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Title: Moving beyond 'common sense' discourses of nature-culture in the Scottish Highlands: a critical ethnography of Wester Ross UNESCO Biosphere Reserve
Author(s): Russell, Zoe
Supervisor(s): Punch, Samantha
Jones, Siân
Keywords: biosphere reserve
cultural heritage
nature conservation
critical theory
Scottish Highlands
Wester Ross
land ownership
politics of scale
participatory governance
Issue Date: 30-Jun-2022
Publisher: University of Stirling
Abstract: This thesis is an interdisciplinary study of a UNESCO Biosphere Reserve in Wester Ross. It concerns nature-culture relations in a rural region of north-west Scotland which received biosphere designation in 2016. Biospheres are part of a global network of sites which exist to model sustainable development and conserve natural and cultural heritage. Drawing on heritage studies, environmental politics and sociology, this study examines the biosphere model in discourse and practice through critical ethnographic methods used in-person and online. It focuses on how the Wester Ross model, which is community-led, works to connect people with nature and move beyond the ‘common sense’ of the nature-culture dichotomy and neoliberal ideologies. The biosphere is introduced as a designation, organisation and lens for place-making, illustrating how the model translates from concept to reality, and has been interpreted locally in practice. Assemblage theory is used as a way to conceptualise the community-led nature of biosphere as a rhizome. A range of contexts are drawn upon to show how actors in this assemblage negotiate and contest nature-culture relations relevant to communities, heritage and sustainability. Specific attention is given to regional conditions of unsustainability and practices of heritage-making which are perceived as important in Wester Ross. This includes crofting – an agricultural practice and form of land tenure – as well as the Gaelic language both of which are endangered. The thesis points to the complexity of working with change and challenges for future-making, situating the negotiation of nature-culture relations within a broader multi-scalar context. This includes drawing attention to the influence of scale, landownership and governance and using critical theories of place and power to unpack the ‘common sense’ neoliberal ideologies. Finally, the thesis suggests how alternative approaches to nature-culture relations, including biocultural heritage, could support the development of more just and sustainable futures.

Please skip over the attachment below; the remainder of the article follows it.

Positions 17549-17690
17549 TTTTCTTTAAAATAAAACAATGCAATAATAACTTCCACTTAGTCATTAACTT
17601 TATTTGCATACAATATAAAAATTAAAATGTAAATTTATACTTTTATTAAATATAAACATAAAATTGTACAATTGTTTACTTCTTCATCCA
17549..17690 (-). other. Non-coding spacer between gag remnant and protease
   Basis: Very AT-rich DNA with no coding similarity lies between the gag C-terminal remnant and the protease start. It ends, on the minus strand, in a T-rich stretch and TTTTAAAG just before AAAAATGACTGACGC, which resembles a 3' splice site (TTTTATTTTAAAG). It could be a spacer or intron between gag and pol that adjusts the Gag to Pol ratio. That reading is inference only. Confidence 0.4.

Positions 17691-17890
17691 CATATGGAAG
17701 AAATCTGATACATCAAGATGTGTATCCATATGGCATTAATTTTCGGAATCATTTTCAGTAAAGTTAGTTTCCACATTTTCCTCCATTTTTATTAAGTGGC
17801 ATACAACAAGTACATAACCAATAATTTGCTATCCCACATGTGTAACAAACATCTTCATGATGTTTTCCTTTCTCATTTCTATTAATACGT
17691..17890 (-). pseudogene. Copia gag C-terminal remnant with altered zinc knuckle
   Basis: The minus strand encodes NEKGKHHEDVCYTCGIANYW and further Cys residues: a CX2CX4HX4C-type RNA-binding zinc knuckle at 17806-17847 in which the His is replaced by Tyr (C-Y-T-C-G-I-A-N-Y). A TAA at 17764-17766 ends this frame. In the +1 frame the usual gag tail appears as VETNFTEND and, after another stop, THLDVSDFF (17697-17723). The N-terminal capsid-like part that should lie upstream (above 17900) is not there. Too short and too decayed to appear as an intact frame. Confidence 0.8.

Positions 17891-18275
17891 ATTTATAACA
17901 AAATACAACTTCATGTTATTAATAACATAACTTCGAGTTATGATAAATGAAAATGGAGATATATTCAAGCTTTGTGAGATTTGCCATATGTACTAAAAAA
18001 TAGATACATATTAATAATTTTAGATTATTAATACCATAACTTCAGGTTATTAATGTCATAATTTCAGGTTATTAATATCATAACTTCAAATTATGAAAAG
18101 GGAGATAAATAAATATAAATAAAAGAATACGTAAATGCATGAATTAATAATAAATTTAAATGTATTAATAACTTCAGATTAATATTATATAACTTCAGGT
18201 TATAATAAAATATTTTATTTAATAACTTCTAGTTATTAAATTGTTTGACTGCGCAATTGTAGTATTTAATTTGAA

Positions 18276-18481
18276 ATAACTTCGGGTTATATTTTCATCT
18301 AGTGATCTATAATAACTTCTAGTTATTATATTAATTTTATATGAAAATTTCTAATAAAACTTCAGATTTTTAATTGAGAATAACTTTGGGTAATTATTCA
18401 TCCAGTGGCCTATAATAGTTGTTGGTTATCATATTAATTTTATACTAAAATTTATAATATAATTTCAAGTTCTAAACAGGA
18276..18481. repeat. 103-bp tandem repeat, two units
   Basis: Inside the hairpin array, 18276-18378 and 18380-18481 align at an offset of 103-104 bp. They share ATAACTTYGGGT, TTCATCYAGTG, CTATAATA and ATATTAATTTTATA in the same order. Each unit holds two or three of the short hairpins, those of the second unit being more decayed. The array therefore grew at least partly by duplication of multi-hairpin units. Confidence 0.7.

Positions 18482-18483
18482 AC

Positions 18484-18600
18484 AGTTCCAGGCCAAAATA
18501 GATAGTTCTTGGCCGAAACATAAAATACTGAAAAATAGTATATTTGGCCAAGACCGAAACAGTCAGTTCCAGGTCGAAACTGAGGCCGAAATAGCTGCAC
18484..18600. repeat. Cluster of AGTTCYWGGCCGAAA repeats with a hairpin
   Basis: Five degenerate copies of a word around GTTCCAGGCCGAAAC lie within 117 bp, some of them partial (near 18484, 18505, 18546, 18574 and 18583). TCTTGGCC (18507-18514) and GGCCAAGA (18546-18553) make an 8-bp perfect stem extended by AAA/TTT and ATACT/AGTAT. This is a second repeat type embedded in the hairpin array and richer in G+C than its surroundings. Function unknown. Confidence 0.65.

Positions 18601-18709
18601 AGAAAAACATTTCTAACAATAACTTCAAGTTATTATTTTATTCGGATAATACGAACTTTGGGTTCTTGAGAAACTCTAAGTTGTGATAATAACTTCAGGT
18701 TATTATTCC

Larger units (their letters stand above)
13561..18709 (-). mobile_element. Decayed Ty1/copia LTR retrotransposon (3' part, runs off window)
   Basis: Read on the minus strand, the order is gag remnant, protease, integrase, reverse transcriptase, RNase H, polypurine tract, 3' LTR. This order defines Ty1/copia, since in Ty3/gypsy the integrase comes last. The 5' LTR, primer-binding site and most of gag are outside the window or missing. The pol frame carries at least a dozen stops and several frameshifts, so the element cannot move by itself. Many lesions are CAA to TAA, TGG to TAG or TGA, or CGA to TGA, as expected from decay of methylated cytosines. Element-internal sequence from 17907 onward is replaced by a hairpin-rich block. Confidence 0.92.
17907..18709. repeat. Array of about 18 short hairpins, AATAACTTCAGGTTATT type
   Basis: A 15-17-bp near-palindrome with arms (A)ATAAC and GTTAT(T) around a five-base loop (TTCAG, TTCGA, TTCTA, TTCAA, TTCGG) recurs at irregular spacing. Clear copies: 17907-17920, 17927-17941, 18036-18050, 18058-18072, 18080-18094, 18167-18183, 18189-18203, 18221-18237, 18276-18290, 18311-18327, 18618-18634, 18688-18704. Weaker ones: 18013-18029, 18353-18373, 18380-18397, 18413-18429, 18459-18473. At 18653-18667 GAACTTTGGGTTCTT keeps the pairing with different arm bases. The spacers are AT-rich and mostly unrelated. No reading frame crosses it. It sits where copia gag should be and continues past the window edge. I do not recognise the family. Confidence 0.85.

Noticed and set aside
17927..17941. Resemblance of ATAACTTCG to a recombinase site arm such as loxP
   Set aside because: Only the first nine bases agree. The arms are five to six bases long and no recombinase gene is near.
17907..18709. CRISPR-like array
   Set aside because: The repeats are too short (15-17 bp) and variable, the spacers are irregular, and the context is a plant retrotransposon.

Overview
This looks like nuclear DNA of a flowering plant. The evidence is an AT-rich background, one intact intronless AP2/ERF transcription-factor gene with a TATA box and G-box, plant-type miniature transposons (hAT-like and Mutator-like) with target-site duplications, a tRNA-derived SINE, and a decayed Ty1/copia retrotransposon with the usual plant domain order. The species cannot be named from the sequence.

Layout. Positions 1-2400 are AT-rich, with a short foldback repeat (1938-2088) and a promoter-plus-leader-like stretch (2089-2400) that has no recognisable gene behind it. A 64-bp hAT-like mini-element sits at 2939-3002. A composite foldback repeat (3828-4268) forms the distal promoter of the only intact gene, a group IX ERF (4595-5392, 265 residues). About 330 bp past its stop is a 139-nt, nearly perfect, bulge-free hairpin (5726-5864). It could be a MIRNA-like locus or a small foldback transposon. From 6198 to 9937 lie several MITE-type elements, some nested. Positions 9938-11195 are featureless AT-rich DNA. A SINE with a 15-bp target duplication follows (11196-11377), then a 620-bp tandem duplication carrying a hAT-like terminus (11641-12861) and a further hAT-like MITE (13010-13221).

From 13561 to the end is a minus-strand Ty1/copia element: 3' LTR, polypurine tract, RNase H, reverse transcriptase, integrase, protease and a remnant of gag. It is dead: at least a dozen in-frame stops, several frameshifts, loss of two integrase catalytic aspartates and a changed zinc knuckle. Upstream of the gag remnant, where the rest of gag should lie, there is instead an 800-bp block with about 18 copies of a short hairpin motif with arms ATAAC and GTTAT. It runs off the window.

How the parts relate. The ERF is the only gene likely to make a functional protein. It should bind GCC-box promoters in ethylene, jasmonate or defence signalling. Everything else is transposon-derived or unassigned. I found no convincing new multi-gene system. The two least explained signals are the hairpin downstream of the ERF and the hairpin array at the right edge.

Type: Thesis or Dissertation

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